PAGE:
Epigenetic Gift of Gab: Could Chemical Tags on DNA Influence a Person’s Social Skills?

June 28, 2016 Bailey Kirkpatrick

Do you think of yourself as an extravert or introvert – or perhaps somewhere in between? Although the meaning behind these terms has shifted over time, we typically associate an extroverted person with being talkative and highly sociable, whereas introverts prefer quiet and are typically more reserved. But is there an underlying reason that explains human social behavior? Could these and many other personality traits originate in our genetic information, or do they form as a result of our environment [more…]

Exercise Linked to Epigenetic Benefits that Keep the Brain Healthy

June 21, 2016 Bailey Kirkpatrick

When was the last time you exercised? Was it yesterday, a few weeks ago… or maybe a few months ago? Well, you may want to tack on “epigenetics” to the long list of reasons why you should exercise more often. We all know exercise is beneficial, but the difficulty usually lies in trying to be motivated enough to actually do it. The CDC states that frequent physical activity is one of the most important things for your health. It can [more…]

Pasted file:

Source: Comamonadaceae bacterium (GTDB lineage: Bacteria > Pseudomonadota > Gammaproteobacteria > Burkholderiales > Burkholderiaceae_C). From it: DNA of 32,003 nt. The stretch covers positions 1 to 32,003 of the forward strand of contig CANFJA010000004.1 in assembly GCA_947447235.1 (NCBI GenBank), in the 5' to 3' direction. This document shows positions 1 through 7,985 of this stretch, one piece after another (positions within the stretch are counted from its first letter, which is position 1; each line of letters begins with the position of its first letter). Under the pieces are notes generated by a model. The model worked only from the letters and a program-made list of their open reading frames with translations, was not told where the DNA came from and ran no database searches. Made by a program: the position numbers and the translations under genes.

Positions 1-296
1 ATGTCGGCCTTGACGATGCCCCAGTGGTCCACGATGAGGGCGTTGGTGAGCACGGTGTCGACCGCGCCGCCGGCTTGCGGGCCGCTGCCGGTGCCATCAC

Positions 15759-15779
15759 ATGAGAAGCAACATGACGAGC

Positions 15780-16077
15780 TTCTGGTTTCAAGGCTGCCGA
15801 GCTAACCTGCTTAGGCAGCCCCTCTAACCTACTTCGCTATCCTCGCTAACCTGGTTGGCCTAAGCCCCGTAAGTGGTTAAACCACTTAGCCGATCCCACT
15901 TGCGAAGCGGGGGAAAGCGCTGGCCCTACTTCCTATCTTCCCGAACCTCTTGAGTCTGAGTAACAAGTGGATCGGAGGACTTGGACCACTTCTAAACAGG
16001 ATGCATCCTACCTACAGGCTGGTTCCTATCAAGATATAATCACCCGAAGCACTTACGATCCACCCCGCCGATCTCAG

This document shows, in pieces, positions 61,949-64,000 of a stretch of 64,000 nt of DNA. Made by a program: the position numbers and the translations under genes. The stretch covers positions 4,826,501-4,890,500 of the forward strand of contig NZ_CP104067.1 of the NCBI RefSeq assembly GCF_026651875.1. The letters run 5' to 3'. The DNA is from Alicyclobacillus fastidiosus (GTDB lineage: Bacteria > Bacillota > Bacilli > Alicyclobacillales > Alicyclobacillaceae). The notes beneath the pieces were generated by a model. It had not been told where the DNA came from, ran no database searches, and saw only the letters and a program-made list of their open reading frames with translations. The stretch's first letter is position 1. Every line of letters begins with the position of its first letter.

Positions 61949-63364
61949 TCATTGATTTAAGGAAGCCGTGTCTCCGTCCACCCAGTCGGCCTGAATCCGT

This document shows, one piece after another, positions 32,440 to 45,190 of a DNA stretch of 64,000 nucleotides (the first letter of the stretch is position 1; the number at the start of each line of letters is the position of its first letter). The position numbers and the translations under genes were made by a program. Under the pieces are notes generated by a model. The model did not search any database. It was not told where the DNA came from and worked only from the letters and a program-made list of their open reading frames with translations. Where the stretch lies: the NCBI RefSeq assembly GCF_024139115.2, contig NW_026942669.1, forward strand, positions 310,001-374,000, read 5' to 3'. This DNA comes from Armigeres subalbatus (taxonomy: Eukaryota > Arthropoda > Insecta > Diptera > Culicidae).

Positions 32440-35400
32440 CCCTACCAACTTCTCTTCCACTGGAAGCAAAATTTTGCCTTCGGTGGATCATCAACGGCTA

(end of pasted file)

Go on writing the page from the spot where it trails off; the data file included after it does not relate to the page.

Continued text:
Air Pollution Found to Alter Important Epigenetic Mark

June 14, 2016 Bailey Kirkpatrick

Air pollution is not only a significant threat to our environment, but also to our health. Ranging from vehicles to industrial facilities, common sources of air pollution are all around us. These pollutants are linked to serious health issues, such as respiratory disease, impaired lung function, asthma, cancer, chronic bronchitis, and increased morbidity. According to the WHO, outdoor air pollution was estimated to cause 3.7 million premature deaths worldwide in 2012. It’s most abundant in urban areas in Southeast Asia [more…]

Poor Socioeconomic Status May Leave Epigenetic Mark on Gene Linked to Depression

June 7, 2016 Bailey Kirkpatrick

Could there be connections between socio-economic status, epigenetics, and one’s likelihood of developing depression? Previous and current research has long revealed a relationship between poverty and depression, and now new research suggests that there could be an underlying epigenetic influence. This new finding may help mediate the association between lower socioeconomic status and the risk of developing the disease. The study, published in Molecular Psychiatry, utilizes epigenetics, brain imaging, and behavioral data of adolescents collected over three years as part [more…]